Big Ten: Tony Eason
Meyer hasn't spent his entire career in the Big Ten, but the Ohio State coach has a pretty good handle on the quarterback landscape in college football. Informed last month that a Big Ten quarterback hadn't been selected in the first round of the NFL draft since Penn State's Kerry Collins in 1995, Meyer's jaw dropped.
"You're kidding me? Wow," he said. "That shouldn't be. Man, there hasn’t been a first-rounder? [Terrelle] Pryor probably would have been. Well, Tom Brady should have been. I never ...
"You've got me shocked."
Even a few questions later, Meyer couldn't get past the flabbergasting factoid.
"Wow," he said. "Twenty years?"
Several factors have contributed to the Big Ten's downturn, but quarterback play belongs high on the list. The league hasn't had an All-American quarterback since 2006, when Ohio State's Troy Smith won the Heisman Trophy. Only one Big Ten quarterback has been selected in the first three rounds of the NFL draft since 2008. That player, Wisconsin's Russell Wilson, started his career in the ACC.
"It's been awhile since the Big Ten had a top-drawer guy," former Purdue coach Joe Tiller said. "An elite-type quarterback certainly would help the conference."
To be clear, a first-round designation isn't the best way or the only way to measure a conference at one position.
"So Drew Brees sucks just because he was 5-11 and three quarters and he goes Pick 32?" Indiana coach Kevin Wilson said. "You would never want Tom Brady, ever. He's horrible! You’ve got to take Akili Smith or somebody."
Brees slipped to the first pick of the second round in 2001 because of his height. Brady is among the best to ever play the position, and Wilson just helped the Seahawks win the Super Bowl. At least five NFL teams will start Big Ten quarterbacks this season.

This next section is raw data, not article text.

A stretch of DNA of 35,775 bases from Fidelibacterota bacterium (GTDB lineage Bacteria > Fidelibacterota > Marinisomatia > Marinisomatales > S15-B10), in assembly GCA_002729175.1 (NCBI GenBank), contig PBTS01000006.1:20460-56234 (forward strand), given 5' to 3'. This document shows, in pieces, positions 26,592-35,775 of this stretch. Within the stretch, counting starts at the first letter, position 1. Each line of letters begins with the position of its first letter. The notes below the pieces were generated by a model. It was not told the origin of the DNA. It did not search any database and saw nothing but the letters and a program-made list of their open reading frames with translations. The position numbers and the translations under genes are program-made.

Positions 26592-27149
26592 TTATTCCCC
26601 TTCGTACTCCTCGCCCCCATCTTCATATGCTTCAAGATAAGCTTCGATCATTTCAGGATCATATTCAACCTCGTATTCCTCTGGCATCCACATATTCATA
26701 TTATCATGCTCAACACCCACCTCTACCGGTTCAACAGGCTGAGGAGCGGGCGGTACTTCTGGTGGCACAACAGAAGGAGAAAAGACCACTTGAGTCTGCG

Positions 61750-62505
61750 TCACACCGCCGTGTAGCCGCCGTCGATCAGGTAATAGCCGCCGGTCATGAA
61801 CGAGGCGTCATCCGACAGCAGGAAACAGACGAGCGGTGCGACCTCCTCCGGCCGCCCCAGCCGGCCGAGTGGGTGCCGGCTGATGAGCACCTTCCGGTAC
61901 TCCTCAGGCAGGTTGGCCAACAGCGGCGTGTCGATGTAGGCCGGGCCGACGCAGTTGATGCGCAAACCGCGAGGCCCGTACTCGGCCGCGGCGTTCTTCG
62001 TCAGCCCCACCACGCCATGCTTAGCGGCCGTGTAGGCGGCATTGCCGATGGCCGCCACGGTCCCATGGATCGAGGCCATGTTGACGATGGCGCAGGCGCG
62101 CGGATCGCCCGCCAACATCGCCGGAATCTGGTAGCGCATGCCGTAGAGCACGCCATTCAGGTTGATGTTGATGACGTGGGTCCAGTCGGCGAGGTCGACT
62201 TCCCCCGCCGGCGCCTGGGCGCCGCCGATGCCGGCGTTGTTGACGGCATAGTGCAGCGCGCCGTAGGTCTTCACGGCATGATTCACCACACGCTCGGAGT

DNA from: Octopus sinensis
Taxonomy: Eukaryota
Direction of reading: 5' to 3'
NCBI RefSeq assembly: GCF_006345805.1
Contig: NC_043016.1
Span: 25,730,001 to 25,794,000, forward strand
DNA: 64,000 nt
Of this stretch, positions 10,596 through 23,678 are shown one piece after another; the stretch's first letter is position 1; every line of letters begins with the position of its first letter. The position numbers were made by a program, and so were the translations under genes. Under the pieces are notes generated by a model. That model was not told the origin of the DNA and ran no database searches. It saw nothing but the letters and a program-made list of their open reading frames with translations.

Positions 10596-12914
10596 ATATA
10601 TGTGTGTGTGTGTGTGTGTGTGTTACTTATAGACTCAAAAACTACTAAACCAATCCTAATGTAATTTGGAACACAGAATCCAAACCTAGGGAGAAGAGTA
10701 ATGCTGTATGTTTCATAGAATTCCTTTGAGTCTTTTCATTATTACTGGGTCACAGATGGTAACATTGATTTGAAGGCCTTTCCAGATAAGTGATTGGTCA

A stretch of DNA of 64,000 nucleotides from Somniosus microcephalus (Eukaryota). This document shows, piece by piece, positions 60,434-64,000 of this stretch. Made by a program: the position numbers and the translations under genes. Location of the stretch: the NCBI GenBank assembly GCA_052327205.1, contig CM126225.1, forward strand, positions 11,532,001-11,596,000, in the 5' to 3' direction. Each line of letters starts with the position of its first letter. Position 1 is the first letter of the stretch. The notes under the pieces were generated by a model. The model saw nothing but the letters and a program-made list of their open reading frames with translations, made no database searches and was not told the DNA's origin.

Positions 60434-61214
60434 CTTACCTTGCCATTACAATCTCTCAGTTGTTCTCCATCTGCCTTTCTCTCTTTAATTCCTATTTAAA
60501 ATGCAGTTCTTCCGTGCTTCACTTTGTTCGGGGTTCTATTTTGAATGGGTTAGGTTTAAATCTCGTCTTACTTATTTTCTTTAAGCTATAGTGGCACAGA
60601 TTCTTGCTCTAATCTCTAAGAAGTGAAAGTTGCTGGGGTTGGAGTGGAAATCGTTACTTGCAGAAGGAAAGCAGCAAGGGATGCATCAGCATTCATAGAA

But the volume isn't there.
"Drew should have been a first-round guy, but let's say he was," Tiller said. "Hell, him and Kerry Collins, for cryin' out loud? That's a long time [without more]."
The Big Ten doesn't have as much trouble churning out elite linemen and running backs. Does the league's ground-and-pound image turn off top quarterbacks? Does the weather? Coaches say no.
"The weather is a positive," Penn State coach James Franklin said. "When the NFL scouts are going to grade these people, they want to know how they're going to play in all these different conditions."
Although many Big Ten programs use offenses that fit the league's stereotypes, those who emphasize quarterback-friendly systems can find the pieces. When Mike White came to Illinois in 1980, he brought with him two junior-college quarterbacks from California, Dave Wilson and Tony Eason. That fall, Wilson set an NCAA record with 621 yards against Ohio State. He was a first-round pick in the NFL supplemental draft in 1981. Two years later, Eason was the No. 15 overall pick, 12 spots ahead of a guy named Marino.
"I had the confidence when I hit the Big Ten that it wasn't a passing conference and I probably had an edge," said White, who coached at Illinois from 1980-87. "We proved that you could throw the ball in the Big Ten. Our kids loved it."
So did the fans. On Illinois' first play of the season, Wilson launched the ball downfield ... nowhere near his intended receiver.
"I think we got a standing ovation," White said.
Quarterback-friendly programs such as Illinois, Iowa and Purdue produced stars during that time. The Big Ten had six first-round quarterbacks between 1982-90. In 1997, Tiller arrived at Purdue and introduced a pass-driven spread offense. Brees began shattering league records.
But those were the exceptions, not the rule. Big Ten teams have often used run-driven offenses with game-managers under center.